ECE professors for now, Ironmen for life
Charlie Johnson, ECE Illinois
- Prof. Andrew Singer and Prof. Bruce Hajek both finished the 2008 Louisville Ironman.
- An Ironman is a triathlon composed of a 2.4 mile swim, 112 mile bike ride, and a full marathon.
- The two both have plans to run future triathlons.
Running an Ironman is just like being a professor, said ECE Professor Andrew Singer.
Actually, "It’s easier than teaching a class, writing a research proposal, and finding a graduate student," said ECE Professor Bruce Hajek.
They would know. In August, both Singer and Hajek completed the Ironman triathlon held in Louisville, Kentucky. The Ironman is a grueling test of endurance that includes a 2.4 mile open water swim, a 112 mile bike ride, and a full 26.2 mile marathon, all completed in the same day.
The first Ironman was held in February of 1978, the brainchild of U.S. Navy Commander John Collins, who suggested combining three Hawaiian endurance events - the Waikiki Rough Water Swim, the Around Oahu Bike Race, and the Honolulu Marathon - to see which military athlete was the most fit. Over the years, the sport has grown from the handful of Navy Seals who first participated in it into the most prestigious race in the triathlon community, drawing thousands of athletes from around the globe.
The Louisville Ironman was the fourth Ironman Singer has completed and Hajek’s first. Singer began running triathlons when he moved to Champaign-Urbana in the mid-1990s, working his way up from mini-triathlons.
"It’s kind of addictive, once you do one," said Singer. "It’s one of those things that is addictive, but actually healthy for you."
"It’s definitely above average in the health department for addictive things," added Hajek. Hajek, who had experience as a runner, was inspired to take up the sport by Singer. "Andy inspired me. He told me he was having a rewarding time doing it," said Hajek.
Training for an Ironman is incredibly demanding, and most competitors train for the majority of a year before the race. It is not uncommon for athletes who train for an Ironman to lose over 100 pounds, even with a daily diet that can reach well into the 5,000 to 6,000 calorie range. Despite a grueling training schedule, which for Hajek included two bike rides from Champaign to Chicago, running an Ironman is not just about brawn. It requires just as much brains to run the race safely and efficiently at the fastest pace possible. Over the course of training, managing nutrition to ensure healthy weight loss becomes a key component of any Ironman. Competitors also need to control their pace in different stages of the race depending on the weather and topography of the course.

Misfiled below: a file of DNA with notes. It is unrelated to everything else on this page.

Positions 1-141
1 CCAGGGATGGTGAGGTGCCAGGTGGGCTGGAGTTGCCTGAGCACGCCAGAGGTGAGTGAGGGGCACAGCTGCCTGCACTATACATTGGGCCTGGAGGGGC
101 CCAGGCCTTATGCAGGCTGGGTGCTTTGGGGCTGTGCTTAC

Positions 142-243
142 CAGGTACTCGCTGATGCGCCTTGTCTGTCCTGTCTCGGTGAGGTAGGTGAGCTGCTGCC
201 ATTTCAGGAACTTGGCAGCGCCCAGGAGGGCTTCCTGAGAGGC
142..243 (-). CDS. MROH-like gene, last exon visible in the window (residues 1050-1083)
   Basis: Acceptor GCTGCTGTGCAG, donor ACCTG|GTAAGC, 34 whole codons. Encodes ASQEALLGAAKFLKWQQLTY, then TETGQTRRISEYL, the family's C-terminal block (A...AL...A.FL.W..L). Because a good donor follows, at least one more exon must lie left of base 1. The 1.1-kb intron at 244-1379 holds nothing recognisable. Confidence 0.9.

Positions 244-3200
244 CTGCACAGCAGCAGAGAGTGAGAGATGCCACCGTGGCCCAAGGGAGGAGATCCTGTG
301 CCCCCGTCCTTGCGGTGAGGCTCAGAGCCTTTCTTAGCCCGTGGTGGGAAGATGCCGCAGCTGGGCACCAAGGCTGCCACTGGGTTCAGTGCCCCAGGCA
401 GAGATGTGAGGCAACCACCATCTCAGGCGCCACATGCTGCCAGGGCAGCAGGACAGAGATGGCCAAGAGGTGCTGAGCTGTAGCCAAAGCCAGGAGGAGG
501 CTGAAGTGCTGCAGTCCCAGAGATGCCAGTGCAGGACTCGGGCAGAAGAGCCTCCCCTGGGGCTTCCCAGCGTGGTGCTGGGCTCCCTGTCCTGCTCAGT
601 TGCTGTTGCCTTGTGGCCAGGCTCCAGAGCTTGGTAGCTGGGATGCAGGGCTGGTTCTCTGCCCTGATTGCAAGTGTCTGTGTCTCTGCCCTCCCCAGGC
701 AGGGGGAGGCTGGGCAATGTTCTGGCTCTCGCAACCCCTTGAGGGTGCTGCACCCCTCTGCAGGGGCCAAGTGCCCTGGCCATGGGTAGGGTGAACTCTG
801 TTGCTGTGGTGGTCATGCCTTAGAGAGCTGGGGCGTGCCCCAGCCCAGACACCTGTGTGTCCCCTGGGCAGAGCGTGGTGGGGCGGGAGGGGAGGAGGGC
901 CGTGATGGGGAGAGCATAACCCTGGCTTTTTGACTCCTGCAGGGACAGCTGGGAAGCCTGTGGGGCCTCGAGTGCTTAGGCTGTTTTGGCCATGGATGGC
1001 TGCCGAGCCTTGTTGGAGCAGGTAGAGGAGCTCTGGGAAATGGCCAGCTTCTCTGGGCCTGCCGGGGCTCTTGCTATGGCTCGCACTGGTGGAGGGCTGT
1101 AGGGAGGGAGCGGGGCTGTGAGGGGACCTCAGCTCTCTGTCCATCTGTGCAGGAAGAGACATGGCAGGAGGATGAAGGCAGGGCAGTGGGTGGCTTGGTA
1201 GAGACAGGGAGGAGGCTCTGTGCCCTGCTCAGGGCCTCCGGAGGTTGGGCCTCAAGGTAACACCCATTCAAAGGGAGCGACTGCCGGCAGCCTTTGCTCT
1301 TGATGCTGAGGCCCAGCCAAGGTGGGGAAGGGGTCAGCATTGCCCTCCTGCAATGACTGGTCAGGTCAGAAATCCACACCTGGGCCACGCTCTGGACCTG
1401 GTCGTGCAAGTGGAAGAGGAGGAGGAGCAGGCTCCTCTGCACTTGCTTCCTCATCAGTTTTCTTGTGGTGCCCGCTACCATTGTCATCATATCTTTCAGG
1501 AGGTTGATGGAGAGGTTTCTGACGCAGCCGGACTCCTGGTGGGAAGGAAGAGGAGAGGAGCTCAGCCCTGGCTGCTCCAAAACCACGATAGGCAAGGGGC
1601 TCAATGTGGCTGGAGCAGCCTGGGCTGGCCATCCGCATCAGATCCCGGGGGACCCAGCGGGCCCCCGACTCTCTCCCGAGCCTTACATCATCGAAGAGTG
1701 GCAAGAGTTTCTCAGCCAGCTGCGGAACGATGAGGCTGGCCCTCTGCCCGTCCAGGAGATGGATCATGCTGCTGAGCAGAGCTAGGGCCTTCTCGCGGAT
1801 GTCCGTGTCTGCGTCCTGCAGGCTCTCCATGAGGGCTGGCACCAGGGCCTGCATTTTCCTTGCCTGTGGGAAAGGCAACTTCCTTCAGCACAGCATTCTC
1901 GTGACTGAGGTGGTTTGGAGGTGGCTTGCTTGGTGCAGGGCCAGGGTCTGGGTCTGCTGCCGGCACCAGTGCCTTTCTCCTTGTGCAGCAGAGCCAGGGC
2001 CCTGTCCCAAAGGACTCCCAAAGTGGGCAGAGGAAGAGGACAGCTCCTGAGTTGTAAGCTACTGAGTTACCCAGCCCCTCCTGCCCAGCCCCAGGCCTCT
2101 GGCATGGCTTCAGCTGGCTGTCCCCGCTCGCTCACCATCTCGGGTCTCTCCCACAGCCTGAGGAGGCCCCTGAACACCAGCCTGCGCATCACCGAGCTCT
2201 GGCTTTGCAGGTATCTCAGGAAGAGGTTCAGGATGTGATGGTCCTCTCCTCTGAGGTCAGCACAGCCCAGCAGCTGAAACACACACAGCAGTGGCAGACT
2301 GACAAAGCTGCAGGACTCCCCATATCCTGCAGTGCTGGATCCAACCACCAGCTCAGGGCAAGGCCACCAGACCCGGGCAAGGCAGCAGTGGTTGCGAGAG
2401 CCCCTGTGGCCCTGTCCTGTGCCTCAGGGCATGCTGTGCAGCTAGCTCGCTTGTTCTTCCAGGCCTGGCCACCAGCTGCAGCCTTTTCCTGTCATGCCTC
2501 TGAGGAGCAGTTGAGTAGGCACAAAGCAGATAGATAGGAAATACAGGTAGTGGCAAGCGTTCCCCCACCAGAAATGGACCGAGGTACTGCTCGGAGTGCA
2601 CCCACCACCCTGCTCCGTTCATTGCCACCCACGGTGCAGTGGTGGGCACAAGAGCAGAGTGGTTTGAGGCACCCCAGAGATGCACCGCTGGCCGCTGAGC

"Being an engineer absolutely gives you an edge. We optimize everything. You have to constantly be thinking about maintaining and managing your energy and thinking about having the right nutrition and hydration," said Singer. "I go overboard and try and analyze to the minute when I should take how much of which electrolyte or carbohydrate."
After having run numerous Ironman races, Singer has slowly begun to develop a formula for a good balance of nutrition and hydration, though he points out that things need to be adjusted based on race conditions like temperature and precipitation.
It seems that Singer has Hajek hooked on his Ironman habit as well. Both men are running in Ironman Wisconsin next year in Madison, and just before Thanksgiving, Singer is competing in Ironman Arizona in Tempe, AZ.
"I have never completed a race where at the end of it I thought that every bit of it worked perfectly and it was the best I could do. So naturally, you want to improve on it," said Singer. "It’s addicting."
The two seem intent on sharing their addiction with others as well.
"We’re trying to convince more of our colleagues to do Ironman," said Singer.
"It’s dark when we start the race and dark when we stop. It’s just like the research life of a professor," said Hajek. "You just have to trust that you can do it."